Christians United for Israel is the United States’ largest and best-known Christian Zionist organization. Founded in 2006 by John Hagee, pastor of the CornerStone Church in San Antonio, Texas, CUFI boasts over a million members. Hagee has found himself in the middle of political controversy in the past—most recently during John McCain’s unsuccessful 2008 presidential campaign when his statements regarding the Holocaust were misinterpreted and McCain rejected his support. (Hagee declined to comment for this article.)

John Hagee
John Hagee

Hagee and other figures base support for the Jewish state on biblical foundations, specifically on Genesis 12:3, where God tells Abraham, “I will bless them that bless thee, and curse him that curseth thee.” The message is clear: Those who support Israel will be rewarded by God. But pro-Israel evangelicals have sent their flock out into the field vulnerable—that is, without an account of the conflict that besets the citizens of the present-day homeland of the Jews. Armed only with a biblical defense of the Jewish state, evangelicals are unprepared to justify it on political grounds.

This gap has made room for people across the cultural and ideological spectrum—whose motivations run the gamut from genuine compassion for Palestinians to anti-Semitism—to fill the space with their own interpretations of contemporary Middle East history. Not surprisingly, many of these narratives tend to be drawn from precincts of the left, like the BDS movement, that are known for their hostility to the Jewish state. What is peculiar is that these accounts are being entertained and sometimes embraced in evangelical churches, Bible schools, and Christian colleges that are not typically known for their progressive politics.

It wasn’t difficult for these Christian critics of Israel to find a weak link in the Christian Zionist narrative—it’s the ethical morass inherent in the formulation of Genesis 12:3. The children of the Bible, Christians as well as Jews, believe that all people are created in God’s image and are therefore born with individual dignity. But if people of faith are supposed to bless Israel because they’ll be blessed in return, then they are treating others, Jews and Arabs, not as individuals but rather as instruments in their own spiritual drama.

You can’t treat people as chess pieces, says Porter Speakman Jr., the 40-year-old director of With God on Our Side. This 82-minute-long documentary, which premiered in 2010 and is now being shown at churches and college campuses, has had a major role in tilting evangelical opinion, especially among young people, against Israel. Speakman told me in a phone interview that isn’t aim isn’t to “delegitimize Israel, but to be critical of policies that are having an effect on real people’s lives.”

“I grew up in a Christian home in the south, where not to support Israel was to go against God,” Speakman told me. He said he made the film in order to explore a question that he thinks has been missing from the conversation in the evangelical community. That is: “What are the consequences of my beliefs and my theology for real people living on the ground?”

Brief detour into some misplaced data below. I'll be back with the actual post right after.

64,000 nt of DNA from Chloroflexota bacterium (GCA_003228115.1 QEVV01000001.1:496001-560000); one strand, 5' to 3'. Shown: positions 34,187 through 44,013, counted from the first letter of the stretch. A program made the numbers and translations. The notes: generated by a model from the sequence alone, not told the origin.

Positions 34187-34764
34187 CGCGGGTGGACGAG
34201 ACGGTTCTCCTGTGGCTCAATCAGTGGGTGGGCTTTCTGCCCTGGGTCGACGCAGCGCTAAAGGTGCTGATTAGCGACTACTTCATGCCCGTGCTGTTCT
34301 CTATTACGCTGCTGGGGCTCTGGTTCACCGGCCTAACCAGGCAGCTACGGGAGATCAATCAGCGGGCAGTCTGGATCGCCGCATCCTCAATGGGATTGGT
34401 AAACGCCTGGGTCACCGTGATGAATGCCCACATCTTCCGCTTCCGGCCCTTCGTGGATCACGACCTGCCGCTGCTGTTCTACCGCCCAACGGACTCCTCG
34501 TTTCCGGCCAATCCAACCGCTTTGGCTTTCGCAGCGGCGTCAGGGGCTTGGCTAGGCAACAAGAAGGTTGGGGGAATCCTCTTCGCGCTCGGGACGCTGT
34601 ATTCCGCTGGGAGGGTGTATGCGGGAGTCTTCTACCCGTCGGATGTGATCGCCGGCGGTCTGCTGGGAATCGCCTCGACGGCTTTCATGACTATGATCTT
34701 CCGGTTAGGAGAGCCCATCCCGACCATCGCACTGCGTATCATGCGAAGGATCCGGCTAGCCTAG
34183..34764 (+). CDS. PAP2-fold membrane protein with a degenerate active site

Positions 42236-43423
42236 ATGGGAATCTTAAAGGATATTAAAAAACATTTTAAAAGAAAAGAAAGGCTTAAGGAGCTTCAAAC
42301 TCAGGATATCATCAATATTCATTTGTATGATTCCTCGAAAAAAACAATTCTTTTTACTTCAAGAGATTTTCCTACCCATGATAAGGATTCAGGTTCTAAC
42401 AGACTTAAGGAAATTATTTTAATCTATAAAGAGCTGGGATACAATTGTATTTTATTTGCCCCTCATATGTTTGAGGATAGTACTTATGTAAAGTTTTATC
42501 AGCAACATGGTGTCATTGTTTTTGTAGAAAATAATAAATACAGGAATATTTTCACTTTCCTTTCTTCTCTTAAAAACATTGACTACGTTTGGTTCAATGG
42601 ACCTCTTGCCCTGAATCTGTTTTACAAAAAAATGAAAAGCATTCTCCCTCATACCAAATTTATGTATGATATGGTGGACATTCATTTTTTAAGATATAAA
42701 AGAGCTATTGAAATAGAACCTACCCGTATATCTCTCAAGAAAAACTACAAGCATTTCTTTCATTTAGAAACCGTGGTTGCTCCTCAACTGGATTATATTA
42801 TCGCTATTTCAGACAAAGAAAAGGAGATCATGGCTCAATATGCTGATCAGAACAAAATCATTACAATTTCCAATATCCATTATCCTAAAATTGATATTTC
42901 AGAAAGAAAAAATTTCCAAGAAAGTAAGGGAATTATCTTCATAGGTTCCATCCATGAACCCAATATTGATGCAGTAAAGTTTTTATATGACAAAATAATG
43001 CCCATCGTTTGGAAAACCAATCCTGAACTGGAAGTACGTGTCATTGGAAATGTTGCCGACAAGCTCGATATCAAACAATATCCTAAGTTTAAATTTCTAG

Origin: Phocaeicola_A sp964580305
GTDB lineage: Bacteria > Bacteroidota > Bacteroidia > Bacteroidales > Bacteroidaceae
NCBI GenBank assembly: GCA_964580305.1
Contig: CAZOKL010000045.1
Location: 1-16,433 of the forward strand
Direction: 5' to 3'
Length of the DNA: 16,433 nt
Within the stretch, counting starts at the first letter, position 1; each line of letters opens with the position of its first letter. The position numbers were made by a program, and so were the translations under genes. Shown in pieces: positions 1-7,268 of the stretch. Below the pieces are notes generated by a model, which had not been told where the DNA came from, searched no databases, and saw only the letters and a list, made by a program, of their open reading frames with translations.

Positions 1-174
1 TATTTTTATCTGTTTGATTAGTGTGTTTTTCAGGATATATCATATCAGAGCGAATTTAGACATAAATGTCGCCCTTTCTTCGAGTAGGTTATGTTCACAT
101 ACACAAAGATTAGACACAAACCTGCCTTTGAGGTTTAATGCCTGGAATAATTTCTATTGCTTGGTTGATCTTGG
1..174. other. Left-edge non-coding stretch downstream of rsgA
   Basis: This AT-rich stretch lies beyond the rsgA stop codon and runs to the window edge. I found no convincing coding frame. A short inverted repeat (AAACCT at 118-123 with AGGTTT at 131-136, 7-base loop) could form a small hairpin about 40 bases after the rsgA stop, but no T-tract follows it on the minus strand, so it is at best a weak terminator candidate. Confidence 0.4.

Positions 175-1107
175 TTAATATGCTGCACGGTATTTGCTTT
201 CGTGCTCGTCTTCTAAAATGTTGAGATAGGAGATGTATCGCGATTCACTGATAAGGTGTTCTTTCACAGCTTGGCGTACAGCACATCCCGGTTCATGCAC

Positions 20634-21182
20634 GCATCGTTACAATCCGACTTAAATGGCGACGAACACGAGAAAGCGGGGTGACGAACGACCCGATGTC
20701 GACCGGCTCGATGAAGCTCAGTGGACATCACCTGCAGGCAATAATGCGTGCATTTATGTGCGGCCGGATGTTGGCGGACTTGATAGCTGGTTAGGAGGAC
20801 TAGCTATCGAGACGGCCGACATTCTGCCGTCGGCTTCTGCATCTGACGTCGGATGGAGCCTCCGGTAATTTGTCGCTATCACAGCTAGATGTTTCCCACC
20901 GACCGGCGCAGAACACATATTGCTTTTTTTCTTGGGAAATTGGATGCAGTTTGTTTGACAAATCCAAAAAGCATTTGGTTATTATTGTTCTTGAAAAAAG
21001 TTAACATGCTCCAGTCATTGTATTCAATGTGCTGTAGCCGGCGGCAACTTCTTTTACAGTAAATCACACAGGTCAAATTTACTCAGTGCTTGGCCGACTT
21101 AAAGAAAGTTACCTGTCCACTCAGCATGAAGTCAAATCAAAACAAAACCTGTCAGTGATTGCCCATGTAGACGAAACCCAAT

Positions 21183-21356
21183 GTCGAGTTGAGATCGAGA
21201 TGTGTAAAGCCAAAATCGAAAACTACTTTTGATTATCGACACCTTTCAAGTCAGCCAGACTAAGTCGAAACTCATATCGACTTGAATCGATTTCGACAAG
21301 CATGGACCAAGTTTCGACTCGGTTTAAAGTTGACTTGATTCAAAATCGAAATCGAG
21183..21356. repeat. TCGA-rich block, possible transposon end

With God on Our Side follows the intellectual odyssey of Christopher Harrell, a twenty-something recent film-school graduate, who is trying to come to grips with the reality of the Arab-Israeli conflict. This is a very different story from the Bible-based injunctions that formed his spiritual life as a child. The film’s narrative trajectory starts with Harrell’s parents, who he recalls once celebrated Passover—“I’m not sure why we did that. We’re not Jewish. We’re just this normal American Midwestern family”—and who support Israel because that’s “just what everyone did.” The film moves then to a series of interviews with figures in the evangelical community known for their animus toward Zionism, like Gary Burge and Stephen Sizer, and writers outside the evangelical milieu whose reputation rests on their hostility to Israel, like Ilan Pappé and Norman Finkelstein.

These interviews challenge the mainstream evangelical narrative with well-worn accusations typical of BDSers. For instance, the Israeli occupation, says one South African evangelical, is “apartheid on steroids.”

“Growing up,” Speakman said of his childhood, “there was never a choice, you were supposed to love and support Israel. That meant following Genesis 12 as well as a fulfillment of endtime prophecies. But does supporting Israel mean supporting all of Israel’s geopolitical decisions?”

Speakman, who lived in Israel with his wife from 1998 until 2003, said that he thinks the role of Christians is to support both Jews and Arabs in their search for a solution. But some critics of his documentary think that the film goes much further. They see it as making the case that evangelicals have taken the wrong side—favoring a nation inhabited by those who rejected Jesus as their savior rather than the Christian communities that have existed in the Holy Land since the time of Christ. The issue is that key segments of the Palestinian Christian community have a vested political interest in delegitimizing Zionism—a fact that Speakman and other Western activists in the evangelical community may or may not be aware of.